Bimal Ghosh: I am Indian football's 'different' one

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The former Air India coach opens up in a no-holds-barred interview with GOAL where he shares his thoughts on numerous issues close to his heart...

Bimal Ghosh is one of the most revered coaches in the domestic circuit, despite the fact that he has not won any major club tournament.

He has been involved with Air India for more than a decade and since his unceremonious exit in January 2010, the club's performances eventually dipped. Under his aegis, Air India was one of the most tactically sound team and had a knack of upsetting more illustrious opponents. The Cooperage stadium in Mumbai was their fortress and with Ghosh as Air Marshall, The Pilots were unstoppable. 

"In a Bengali newspaper, I came across a headline which read Amal (Dutta) vs Bimal before our match against Mohun Bagan. I smiled and took that as a challenge. They had I M Vijayan and Chima Okorie in their ranks and I was devoid of any foreigners. But in the end the score was 1-0 in favour of us," said Ghosh, reminiscing the early years of National Football League (NFL). 

History recognizes Amal Dutta as the coach who introduced the diamond system in Indian football while coaching at Mohun Bagan. But Ghosh begs to differ. 

"In that match the diamond failed to cut through us and instead we cut the diamond. I used to follow the diamond strategy four years prior to Amal Dutta. But I never said it as I always worked with small teams. I had no foreign players in my team. I had to keep my strategies foiled. If the better quality sides got a sniff of that I would have been ripped apart," reasons Ghosh taking a dig at the first-ever licensed coach in India. 

Bimal

The former Mumbai Tigers coach has never been attracted by the charm of the Kolkata Maidan and has preferred to stay miles away in spite of being a Bengali. 

"I can never be a yes-man. People are laughing at the big Kolkata clubs. They talk big but do nothing. They surrendered the league to a team like Minerva who has arrived for just two years. The officials are the main culprits. They are over-confident and they think they know all but they understand nothing about football," blasts Ghosh.

Few know that both I-League winning coaches Khalid Jamil and Khogen Singh have trained under Ghosh and the veteran manager is not at all impressed by the way his students are going about with their job. 

"I went to meet Khalid in the final practice before the derby. I was shocked to find him training the boys for three hours on the field and then again taking classes for two hours. If you engage a player for five-six hours before a high voltage match, you can never win the match. This is basic knowledge. During the match I found that the whole team was exhausted in the second half. Mohun Bagan could have scored five that day.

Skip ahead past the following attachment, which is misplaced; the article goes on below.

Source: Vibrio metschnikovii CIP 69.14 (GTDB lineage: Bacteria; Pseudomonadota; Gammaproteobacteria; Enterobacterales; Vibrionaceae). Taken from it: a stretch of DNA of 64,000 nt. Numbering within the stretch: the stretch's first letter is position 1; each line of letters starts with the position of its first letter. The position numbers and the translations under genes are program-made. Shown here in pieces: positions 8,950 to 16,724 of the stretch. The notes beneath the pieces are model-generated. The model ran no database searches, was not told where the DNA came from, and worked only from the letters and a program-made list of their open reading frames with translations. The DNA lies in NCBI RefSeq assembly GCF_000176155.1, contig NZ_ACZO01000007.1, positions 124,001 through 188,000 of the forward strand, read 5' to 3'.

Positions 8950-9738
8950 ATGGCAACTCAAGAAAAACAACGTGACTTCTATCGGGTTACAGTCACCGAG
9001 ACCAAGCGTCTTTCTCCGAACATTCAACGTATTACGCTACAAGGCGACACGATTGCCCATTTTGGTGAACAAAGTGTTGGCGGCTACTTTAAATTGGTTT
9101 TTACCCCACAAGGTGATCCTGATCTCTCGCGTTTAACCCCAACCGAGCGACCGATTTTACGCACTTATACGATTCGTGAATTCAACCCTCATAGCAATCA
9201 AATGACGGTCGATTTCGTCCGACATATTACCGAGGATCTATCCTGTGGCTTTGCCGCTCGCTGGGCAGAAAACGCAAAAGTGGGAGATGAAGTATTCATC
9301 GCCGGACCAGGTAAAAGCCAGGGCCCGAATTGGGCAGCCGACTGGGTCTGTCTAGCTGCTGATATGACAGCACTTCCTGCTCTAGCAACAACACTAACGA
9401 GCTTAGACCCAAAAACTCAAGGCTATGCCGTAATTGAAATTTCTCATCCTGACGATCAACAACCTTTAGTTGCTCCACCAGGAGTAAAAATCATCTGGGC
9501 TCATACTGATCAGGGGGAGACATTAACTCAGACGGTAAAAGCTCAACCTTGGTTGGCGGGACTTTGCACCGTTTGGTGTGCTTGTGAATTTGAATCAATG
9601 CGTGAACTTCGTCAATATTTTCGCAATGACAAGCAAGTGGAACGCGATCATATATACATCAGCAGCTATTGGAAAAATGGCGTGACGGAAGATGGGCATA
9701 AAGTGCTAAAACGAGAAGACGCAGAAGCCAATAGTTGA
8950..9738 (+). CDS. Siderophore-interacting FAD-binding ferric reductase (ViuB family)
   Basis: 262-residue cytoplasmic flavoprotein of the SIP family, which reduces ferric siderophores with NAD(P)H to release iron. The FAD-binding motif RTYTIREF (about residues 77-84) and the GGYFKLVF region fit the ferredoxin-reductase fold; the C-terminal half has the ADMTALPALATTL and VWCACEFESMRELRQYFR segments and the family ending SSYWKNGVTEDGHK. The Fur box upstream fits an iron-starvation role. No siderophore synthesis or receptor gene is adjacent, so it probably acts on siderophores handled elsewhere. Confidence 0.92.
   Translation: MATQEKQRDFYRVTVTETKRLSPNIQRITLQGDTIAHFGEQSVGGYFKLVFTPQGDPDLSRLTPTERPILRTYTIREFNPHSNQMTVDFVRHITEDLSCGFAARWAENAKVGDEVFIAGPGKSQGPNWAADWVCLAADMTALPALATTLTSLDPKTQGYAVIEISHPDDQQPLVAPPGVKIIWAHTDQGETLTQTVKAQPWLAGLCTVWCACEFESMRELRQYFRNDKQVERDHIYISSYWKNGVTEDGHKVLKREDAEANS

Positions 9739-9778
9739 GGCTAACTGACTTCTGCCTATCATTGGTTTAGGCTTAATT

"Khogen Singh is head coach only by name. All important decisions are taken by the owner (Ranjit Bajaj) from diet to strategy. Bajaj does not care whether he is there or not. But he (Bajaj) takes advice from me and I help him from time to time as he is a good friend of mine," expressed Ghosh.

Bimal

The Nagpur-based coach reveals that although he was offered to work with Minerva Punjab last season he turned down the offer as he is not willing to work under anyone's authority. He is already working to set up an academy.

"I won't work for anybody. I want to do something on my own. The players have a lot of faith on me. Last year Minerva approached me but when I went there I found out I cannot work according to their terms and conditions. My dream is to build a world-class academy so that the Indian team gets benefited.

"I know I have the capability to produce young players. Right now I am charging the candidates but later on if I spot any outstanding talent among these crop of footballers, I can waive off their fess. This will improve Nagpur football as well which is currently in a dismal state."

Bimal Ghosh

The maverick coach claims to be the first one to implement the long throw-in as a set-piece move, which has been adopted by contemporary coaches. He has an eye for talent and Ghosh goes on with a list of players who have either represented India or have turned out for major clubs in India: Nirmal Chhetri, Steven Dias, Khalid Jamil, Bikash Jairu, Uttam Singh, Raju Gaikwad, Subhash Singh, Tomba Singh to name a few. 

"The players show a lot of faith in me and in turn I polish them so that they can go on and make an impact on a bigger stage. Even last year, Rahul Das and Girik Khoshla of Minerva Punjab trained under me before they got selected in Minerva's trials."

Although India have drawn relatively easier opponents in the upcoming Asian Cup in 2019, Ghosh is not hopeful of India's chances of progressing to the next round. He is skeptical about the Men in Blues' performance outside the sub-continent and feels that against UAE and Bahrain Stephen Constantine's boys will find it hard. 

As Ghosh was preparing to rush off to a training session with a bunch of young boys and girls he reflected on the millions of academies that have mushroomed in the past few years and quipped," It is easy to open academies and make money. But it is difficult to produce quality players which will help my country progress. I am different from others and I want to remain that way."

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